PM defends conduct as lawyer

PRIME MINISTER Julia Gillard has broken her silence on the two decade-old controversy which was reignited last week when claims surfaced of questionable conduct during her time at solicitors firm Slater & Gordon.

Ms Gillard has refused to answer questions previously, saying it had been thoroughly dealt with 17 years ago, but changed her mind when The Australian today republished ''a false and highly defamatory'' story which they have since retracted and apologised for.

''I had taken the view over the past few days that given no new assertions of any worth have been made that I should not dignify this campaign with a response either,'' she said.

''However, this morning something changed on that."

She said the claims were first published on the Sunday before the federal election in 2007 under a ''headline banner of 'Conman broke my heart'.''

The claims were retracted and apologised for at the time.

''For a number of months now there has been a smear campaign circulating on the internet relating to events 17 years ago,'' Ms Gillard. ''Much of the material in circulation is highly sexist.''

The Prime Minister today declared her conduct had been entirely ''ethical'' and said it was routine to provide free advice to union officials and trade unions at Slater & Gordon.

Ms Gillard said it was her understanding that the association she helped set up for then boyfriend and then Australian Workers' Union state secretary Bruce Wilson - which was later discovered to have been used for fraudulent purposes - was for the purpose ''supporting the re-election of union officials''.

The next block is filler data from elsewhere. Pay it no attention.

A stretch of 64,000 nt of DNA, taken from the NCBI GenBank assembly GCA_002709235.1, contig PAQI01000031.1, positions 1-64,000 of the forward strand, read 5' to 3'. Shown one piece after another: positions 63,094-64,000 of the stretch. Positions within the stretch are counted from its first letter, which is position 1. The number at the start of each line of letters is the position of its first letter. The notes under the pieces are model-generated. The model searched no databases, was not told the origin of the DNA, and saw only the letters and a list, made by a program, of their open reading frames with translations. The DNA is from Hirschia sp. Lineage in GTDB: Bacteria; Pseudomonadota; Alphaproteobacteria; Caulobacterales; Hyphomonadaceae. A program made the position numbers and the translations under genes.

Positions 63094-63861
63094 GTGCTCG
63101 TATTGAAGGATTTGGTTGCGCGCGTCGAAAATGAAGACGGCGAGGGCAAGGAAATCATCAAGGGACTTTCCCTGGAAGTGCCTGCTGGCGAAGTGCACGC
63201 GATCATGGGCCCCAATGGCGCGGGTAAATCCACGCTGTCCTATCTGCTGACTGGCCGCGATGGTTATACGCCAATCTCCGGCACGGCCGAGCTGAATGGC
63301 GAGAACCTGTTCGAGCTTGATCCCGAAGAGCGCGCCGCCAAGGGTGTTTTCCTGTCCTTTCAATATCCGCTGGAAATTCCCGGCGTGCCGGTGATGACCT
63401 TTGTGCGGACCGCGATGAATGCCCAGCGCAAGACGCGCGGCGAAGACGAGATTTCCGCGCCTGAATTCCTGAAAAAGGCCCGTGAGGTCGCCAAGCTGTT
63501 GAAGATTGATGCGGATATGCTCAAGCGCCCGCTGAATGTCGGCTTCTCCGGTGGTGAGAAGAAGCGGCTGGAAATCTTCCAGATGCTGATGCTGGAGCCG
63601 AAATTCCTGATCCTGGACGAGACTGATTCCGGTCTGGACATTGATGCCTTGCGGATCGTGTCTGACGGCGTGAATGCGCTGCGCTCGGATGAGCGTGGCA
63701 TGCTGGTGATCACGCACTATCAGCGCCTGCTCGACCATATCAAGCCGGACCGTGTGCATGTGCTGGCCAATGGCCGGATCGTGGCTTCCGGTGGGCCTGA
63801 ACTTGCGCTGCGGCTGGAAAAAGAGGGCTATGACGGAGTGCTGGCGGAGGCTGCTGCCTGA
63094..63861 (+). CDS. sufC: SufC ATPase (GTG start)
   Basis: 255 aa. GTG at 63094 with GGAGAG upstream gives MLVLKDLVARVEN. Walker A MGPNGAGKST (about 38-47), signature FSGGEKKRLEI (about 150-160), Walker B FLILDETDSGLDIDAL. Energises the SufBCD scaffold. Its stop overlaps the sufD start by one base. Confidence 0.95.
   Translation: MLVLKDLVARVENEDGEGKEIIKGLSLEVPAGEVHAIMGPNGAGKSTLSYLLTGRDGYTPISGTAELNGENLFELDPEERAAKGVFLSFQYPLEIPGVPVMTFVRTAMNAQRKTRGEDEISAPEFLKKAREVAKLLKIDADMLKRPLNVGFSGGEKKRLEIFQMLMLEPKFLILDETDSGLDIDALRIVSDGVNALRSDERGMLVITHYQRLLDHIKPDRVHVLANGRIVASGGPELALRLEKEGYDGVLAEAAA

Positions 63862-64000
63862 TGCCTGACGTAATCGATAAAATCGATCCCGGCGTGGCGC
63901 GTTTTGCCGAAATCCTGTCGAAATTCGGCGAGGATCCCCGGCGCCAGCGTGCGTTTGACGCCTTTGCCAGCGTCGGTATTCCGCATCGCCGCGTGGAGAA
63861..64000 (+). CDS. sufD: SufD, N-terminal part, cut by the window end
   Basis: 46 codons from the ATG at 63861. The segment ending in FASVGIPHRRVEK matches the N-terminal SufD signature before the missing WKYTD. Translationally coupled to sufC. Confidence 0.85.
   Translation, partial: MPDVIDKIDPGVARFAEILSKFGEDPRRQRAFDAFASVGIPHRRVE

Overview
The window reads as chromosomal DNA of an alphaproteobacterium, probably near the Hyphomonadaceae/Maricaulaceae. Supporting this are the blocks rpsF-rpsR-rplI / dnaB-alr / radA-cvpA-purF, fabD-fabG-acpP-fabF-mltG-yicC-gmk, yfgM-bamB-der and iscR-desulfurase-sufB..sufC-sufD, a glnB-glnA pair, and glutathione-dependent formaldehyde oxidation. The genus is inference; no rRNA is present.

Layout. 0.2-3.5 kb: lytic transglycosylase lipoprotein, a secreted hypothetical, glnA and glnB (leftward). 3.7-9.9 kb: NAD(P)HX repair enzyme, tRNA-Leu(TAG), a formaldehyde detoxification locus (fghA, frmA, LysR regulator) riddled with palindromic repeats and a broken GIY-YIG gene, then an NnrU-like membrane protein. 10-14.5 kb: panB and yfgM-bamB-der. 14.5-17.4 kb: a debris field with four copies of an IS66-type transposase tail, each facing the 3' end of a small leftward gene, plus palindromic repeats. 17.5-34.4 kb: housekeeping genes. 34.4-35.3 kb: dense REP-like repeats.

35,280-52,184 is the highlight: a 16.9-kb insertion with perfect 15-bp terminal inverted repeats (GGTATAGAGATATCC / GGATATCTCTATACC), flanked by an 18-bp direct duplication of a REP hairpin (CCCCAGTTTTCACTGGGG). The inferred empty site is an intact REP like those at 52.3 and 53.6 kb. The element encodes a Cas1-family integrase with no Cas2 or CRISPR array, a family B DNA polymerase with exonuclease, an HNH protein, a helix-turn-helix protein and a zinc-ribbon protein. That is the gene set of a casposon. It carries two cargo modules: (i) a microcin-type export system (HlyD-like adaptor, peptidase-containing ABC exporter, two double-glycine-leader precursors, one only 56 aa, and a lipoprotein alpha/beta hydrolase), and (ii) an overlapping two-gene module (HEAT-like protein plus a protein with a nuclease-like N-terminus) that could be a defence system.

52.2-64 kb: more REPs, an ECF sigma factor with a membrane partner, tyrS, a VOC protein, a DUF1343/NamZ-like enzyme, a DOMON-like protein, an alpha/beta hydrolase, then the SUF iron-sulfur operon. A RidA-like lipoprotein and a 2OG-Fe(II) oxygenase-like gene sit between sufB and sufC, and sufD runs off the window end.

Asked why she had not opened an official file on the establishment of the assosciation - as is the usual practice - Ms Gillard stressed her involvement was to ''provide advice" but conceded with ''hindsight'' she perhaps would have logged the action.

''There would be a number of things I would do differently,'' she said. ''Life doesn't afford you that opportunity."

Ms Gillard said when she realised she had been "deceived" on a series of issues by Mr Wilson, she ended their relationship.

Ms Gillard said she would not be making a statement to Parliament as she had attended three question times this week and no questions on the matter had been directed at her by the opposition.

The Prime Minister told a packed news conference that by the time she left Slater & Gordon there was considerable friction and tension in the partnership.

Her involvement in setting up the controversial AWU entity was ''to provide advice as a solicitor''. ''I provided legal advice for the establishment of the association.''

Asked whether she had benefited from the fund, Ms Gillard said she had paid for all renovations in her Abbotsford home and there had been no evidence in three investigations over the 17-year-old affair to prove otherwise.

Ms Gillard said she remains satisfied with her professional conduct as a lawyer.

More to come..

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The story PM defends conduct as lawyer first appeared on The Sydney Morning Herald.

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